In Spring 2018 I will be teaching two classes. The Information Science + Studies Capstone, the culminating course of the ISS Certificate is always one of my favorites because we usually do a group project on a topic of shared interest amongst the students.App projects are often popular; I look forward to seeing what we come up with this time around!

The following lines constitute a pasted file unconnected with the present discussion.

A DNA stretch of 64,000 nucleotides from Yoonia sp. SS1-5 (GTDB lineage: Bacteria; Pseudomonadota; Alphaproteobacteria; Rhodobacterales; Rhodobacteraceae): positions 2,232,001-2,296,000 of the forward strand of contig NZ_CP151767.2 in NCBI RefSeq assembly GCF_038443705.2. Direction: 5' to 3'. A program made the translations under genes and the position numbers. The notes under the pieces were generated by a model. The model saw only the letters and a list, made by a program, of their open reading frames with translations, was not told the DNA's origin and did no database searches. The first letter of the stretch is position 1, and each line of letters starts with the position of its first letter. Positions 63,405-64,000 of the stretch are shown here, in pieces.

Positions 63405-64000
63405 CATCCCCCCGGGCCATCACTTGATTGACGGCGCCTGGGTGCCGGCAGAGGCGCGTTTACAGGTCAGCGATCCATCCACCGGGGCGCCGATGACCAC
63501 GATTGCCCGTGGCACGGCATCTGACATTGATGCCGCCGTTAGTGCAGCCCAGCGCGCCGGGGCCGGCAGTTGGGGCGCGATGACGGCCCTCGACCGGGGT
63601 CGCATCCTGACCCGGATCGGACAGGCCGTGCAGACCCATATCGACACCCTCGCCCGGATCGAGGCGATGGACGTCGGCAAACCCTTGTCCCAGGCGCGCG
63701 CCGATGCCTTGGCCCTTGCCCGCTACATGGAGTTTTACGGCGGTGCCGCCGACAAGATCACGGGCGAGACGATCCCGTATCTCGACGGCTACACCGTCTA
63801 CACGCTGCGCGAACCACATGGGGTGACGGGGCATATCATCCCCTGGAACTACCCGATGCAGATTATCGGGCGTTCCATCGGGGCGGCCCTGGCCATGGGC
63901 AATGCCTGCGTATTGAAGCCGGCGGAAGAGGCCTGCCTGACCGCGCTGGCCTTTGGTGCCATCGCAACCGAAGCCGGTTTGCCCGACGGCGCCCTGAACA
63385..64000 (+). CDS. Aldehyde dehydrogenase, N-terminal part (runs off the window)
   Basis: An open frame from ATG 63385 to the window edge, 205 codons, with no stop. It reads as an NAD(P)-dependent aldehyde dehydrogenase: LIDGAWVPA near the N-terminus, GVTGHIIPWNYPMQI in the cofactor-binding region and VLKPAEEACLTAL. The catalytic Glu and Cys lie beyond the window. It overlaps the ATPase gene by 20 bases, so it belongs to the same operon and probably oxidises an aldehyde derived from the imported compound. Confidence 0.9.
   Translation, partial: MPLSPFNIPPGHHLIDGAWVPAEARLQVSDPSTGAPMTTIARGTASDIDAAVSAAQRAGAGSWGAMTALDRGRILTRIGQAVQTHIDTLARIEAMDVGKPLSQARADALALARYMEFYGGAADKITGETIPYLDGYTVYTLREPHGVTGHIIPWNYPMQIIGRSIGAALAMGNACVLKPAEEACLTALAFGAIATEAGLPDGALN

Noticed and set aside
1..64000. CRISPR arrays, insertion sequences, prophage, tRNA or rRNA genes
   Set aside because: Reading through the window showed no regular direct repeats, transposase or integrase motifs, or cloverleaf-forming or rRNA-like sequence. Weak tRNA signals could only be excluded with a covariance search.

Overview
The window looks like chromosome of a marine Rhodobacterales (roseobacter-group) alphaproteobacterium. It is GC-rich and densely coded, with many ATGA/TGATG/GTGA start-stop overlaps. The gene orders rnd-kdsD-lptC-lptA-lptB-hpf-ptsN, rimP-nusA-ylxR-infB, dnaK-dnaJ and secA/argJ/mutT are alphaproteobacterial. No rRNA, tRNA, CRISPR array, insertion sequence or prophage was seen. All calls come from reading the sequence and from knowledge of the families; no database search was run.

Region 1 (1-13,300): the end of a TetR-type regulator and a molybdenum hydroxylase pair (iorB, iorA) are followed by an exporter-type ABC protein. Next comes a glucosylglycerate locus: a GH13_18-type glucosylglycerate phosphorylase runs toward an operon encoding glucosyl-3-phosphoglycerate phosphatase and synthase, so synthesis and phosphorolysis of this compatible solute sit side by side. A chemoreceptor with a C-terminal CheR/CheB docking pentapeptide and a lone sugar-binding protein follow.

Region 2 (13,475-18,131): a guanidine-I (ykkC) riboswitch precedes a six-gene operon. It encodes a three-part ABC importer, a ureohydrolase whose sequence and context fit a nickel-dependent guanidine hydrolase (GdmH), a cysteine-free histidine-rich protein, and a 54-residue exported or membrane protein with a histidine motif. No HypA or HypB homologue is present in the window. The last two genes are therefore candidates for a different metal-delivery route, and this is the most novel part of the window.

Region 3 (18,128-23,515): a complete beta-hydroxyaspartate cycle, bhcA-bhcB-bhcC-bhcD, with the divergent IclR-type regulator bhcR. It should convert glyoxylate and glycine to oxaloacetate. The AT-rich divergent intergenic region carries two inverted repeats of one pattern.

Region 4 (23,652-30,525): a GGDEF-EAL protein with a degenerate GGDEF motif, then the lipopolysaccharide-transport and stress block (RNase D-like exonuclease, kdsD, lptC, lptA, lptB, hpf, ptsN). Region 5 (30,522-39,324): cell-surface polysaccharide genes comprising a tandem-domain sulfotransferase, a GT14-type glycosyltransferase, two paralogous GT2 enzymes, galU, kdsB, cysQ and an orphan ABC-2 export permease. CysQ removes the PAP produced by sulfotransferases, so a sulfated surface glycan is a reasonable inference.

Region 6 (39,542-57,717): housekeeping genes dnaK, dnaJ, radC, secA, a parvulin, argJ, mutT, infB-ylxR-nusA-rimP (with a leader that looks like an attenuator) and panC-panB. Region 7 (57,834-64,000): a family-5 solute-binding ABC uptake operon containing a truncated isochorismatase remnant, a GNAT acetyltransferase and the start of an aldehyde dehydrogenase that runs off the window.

I’ll also be co-teaching Digital Durham with my longtime collaborator, Trudi Abel, who leads the Archvies Alive initiative in Rubenstein Library.. This course is cross-listed in ISS/VMS/HISTORY/EDUCATION and counts as an ISS elective, as well as a VMS elective. We are busy working with our Bass Connections team this Fall to explore new content to integrate into the class, and working closely with Trinity Technology Services and the Library’s Data and Visualization Services to update our infrastructure for the existing Digital Durham website. We also hope to connect with many of the other Durham-themed projects going on around campus and create a portal site to facilitate future collaborations. The course itself will focus on a key period in Durham history – the late 19th to mid-20th-century period industrialization, education, and shifting race relations. We also hope to tie in some of our work on NC Jukebox as it relates specifically to the Durham context. Our work preparing for the two summer institutes, on 3D Geospatial Networks, and on Virtual and Augmented Reality for the Humanities, should also find its way into this work, giving students lots of opportunities to explore how new technologies transform our abilities to to do research, teach, and invoke the presence of the past in contemporary lived experience.